I am with you 100% Celiac disease is a real disease and it is very serious Mr. Damian Cardone if you read this you SHOULD BE ASHAMED OF YOURSELF!!!!!!!!!!!!!!!!!!!!!!!!! This is serious we need to find a way to fight back against this Cardone fellow! And get his degree revoked!

  2. cecilia says:

    But, it is very frustrating to ‘feel’ like you get great attention and assume you were fed a safe meal…tip accordingly, and then go home and get sick.

  3. Anne Steib says:

    How horrible and scary. I am sure if he was feeding gluten-filled pasta to people with celiac they would be feeling the effects and just of attributed it to something else, since they “trusted” they received gluten-free pasta at this restaurant. I hope the restaurant does something to win back the trust of their gluten-free patrons.

  4. Victor Dolcourt says:

    I fully agree with the two prior comments.
    Mr. Cardone certainly comes across as an uneducated and highly bigoted person. Although this story has been reported upon by lots of people who are justifiably angry (I’m definitely outraged), the true circumstances may be a bit different. Click here for a link to the local Glenwood Springs newspaper or copy-paste this link into your web browser . If you decide to not link to the newspaper, here is a brief response from the restaurant owner. You will get the picture: Gallicchio said Cardone only worked at Florindo’s as a waiter and was never involved in preparing food for customers, nor did Cardone have any ownership in the restaurant. “He never was the chef. I am the chef. He was a part-time waiter and never did any cooking,” Gallicchio said. He said customers with special diet needs usually call ahead, and he lets them know if he has gluten-free pasta on hand or offers them a vegetable side dish. Walk-in patrons who ask their server for a gluten-free meal would get the same response, he said.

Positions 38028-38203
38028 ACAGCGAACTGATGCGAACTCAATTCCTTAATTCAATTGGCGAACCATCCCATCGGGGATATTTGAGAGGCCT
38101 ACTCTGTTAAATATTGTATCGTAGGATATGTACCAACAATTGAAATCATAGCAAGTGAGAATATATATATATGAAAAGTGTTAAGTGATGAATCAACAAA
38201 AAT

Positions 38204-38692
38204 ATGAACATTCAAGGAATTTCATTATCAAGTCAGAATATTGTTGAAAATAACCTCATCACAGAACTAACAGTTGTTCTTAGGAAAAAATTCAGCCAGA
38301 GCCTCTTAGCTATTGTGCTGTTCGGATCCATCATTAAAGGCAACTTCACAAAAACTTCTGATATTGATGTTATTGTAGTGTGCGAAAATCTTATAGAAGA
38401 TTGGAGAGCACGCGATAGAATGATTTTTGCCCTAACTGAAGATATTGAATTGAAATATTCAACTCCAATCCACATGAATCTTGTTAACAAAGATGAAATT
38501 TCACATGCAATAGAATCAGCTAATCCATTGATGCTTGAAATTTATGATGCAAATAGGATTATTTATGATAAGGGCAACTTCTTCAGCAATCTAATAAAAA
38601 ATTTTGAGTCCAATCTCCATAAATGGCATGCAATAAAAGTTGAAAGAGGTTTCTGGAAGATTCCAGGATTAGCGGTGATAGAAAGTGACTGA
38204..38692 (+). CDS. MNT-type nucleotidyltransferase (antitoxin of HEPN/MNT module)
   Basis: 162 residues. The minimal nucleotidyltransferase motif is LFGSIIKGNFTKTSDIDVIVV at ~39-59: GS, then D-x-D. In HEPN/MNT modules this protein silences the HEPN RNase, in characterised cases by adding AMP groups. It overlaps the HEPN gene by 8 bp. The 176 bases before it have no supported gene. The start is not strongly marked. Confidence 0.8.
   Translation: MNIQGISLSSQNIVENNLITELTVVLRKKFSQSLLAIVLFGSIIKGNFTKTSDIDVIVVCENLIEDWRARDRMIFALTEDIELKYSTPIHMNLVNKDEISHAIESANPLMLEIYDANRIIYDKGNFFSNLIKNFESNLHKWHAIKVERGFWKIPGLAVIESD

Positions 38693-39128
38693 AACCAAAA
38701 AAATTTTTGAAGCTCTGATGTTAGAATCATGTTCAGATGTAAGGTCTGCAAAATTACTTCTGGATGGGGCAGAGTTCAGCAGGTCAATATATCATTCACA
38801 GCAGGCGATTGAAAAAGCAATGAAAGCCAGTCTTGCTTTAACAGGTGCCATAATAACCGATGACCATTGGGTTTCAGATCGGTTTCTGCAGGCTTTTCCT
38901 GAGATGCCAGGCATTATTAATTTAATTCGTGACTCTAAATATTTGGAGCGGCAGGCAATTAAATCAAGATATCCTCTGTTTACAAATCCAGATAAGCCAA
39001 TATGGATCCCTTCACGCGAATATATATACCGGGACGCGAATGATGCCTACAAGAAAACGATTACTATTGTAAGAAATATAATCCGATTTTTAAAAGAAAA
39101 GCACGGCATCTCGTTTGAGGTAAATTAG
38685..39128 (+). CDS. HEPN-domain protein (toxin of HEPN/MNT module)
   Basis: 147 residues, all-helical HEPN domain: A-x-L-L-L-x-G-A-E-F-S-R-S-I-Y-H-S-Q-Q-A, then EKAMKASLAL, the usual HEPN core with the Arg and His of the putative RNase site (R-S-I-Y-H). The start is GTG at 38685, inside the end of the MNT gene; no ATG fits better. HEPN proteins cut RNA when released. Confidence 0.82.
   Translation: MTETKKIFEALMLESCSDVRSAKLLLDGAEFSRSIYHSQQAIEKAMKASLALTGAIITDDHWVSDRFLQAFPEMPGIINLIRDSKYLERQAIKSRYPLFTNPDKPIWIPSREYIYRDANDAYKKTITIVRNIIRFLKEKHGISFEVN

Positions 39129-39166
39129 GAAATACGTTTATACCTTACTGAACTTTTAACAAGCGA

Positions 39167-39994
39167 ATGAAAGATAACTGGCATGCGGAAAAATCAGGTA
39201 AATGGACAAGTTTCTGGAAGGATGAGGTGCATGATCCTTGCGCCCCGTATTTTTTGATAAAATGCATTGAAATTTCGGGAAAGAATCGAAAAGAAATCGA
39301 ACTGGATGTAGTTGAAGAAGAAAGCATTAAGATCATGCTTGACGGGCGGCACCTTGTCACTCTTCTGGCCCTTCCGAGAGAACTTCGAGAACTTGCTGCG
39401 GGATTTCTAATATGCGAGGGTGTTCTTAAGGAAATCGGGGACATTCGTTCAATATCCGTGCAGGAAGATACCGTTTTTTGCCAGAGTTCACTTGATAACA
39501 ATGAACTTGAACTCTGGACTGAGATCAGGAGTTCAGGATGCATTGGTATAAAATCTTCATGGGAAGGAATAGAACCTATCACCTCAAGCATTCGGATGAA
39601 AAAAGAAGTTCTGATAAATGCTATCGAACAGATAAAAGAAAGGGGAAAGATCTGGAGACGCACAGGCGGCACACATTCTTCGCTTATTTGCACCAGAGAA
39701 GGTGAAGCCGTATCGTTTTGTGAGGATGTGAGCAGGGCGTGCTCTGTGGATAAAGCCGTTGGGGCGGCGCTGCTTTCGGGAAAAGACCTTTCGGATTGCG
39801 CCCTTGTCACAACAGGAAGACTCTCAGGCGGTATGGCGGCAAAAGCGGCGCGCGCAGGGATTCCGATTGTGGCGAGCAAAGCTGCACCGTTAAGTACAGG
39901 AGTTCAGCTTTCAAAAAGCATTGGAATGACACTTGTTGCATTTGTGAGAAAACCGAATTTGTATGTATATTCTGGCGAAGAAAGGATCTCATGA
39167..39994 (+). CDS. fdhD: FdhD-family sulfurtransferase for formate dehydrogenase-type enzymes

Clearly, Mr Cardone does not belong anywhere in the restaurant business. He has proved that he is not trustworthy even if he had never cooked for someone that needs to be gluten free.

  5. Bluestem says:

    Actually, I have been poisoned about five times in recent memory. It happens when the servers don’t check the plates they’re bringing to the table; when the people in the kitchen are (un)intentionally gluten-loading, or when there is overall lack of quality control of the published g-f menus. The manager’s all took little interest in my complaints and accounts of the poisonings. I’m not to be a patron ever again of these establishments (Jadon’s Deli, Pizzeria ONO, a local thai establishment). How glad I am that Noodles and other restaurants care as much as they do, as do most other restaurants I’ve identified. Why is there this resentment? It’s amazing how many food companies, cooking schools and restaurants do not respond to email inquiries about developing g-f products and menu items.


  1. Cha, Cha, Cha, Changes « Gluten-free is Life says:

    […] Trusting restaurants […]